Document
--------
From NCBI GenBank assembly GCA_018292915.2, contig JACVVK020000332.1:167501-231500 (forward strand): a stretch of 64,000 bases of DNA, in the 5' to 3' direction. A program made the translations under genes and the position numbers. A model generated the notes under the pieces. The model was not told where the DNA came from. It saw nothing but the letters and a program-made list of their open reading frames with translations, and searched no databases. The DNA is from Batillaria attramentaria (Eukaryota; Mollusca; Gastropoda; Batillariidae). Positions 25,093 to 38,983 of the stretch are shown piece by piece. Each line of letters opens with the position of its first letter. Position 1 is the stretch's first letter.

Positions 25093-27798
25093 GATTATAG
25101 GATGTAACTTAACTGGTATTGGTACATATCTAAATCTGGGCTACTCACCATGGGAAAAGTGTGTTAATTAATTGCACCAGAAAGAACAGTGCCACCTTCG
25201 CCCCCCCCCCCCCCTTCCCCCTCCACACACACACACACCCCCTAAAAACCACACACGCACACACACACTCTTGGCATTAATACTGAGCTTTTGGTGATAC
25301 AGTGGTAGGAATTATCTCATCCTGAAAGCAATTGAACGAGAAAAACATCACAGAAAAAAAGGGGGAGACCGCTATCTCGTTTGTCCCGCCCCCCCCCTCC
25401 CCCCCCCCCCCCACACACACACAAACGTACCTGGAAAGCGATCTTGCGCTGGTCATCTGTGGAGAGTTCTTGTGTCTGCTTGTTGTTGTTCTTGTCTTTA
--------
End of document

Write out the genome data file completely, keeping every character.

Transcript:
From NCBI GenBank assembly GCA_018292915.2, contig JACVVK020000332.1:167501-231500 (forward strand): a stretch of 64,000 bases of DNA, in the 5' to 3' direction. A program made the translations under genes and the position numbers. A model generated the notes under the pieces. The model was not told where the DNA came from. It saw nothing but the letters and a program-made list of their open reading frames with translations, and searched no databases. The DNA is from Batillaria attramentaria (Eukaryota; Mollusca; Gastropoda; Batillariidae). Positions 25,093 to 38,983 of the stretch are shown piece by piece. Each line of letters opens with the position of its first letter. Position 1 is the stretch's first letter.

Positions 25093-27798
25093 GATTATAG
25101 GATGTAACTTAACTGGTATTGGTACATATCTAAATCTGGGCTACTCACCATGGGAAAAGTGTGTTAATTAATTGCACCAGAAAGAACAGTGCCACCTTCG
25201 CCCCCCCCCCCCCCTTCCCCCTCCACACACACACACACCCCCTAAAAACCACACACGCACACACACACTCTTGGCATTAATACTGAGCTTTTGGTGATAC
25301 AGTGGTAGGAATTATCTCATCCTGAAAGCAATTGAACGAGAAAAACATCACAGAAAAAAAGGGGGAGACCGCTATCTCGTTTGTCCCGCCCCCCCCCTCC
25401 CCCCCCCCCCCCACACACACACAAACGTACCTGGAAAGCGATCTTGCGCTGGTCATCTGTGGAGAGTTCTTGTGTCTGCTTGTTGTTGTTCTTGTCTTTA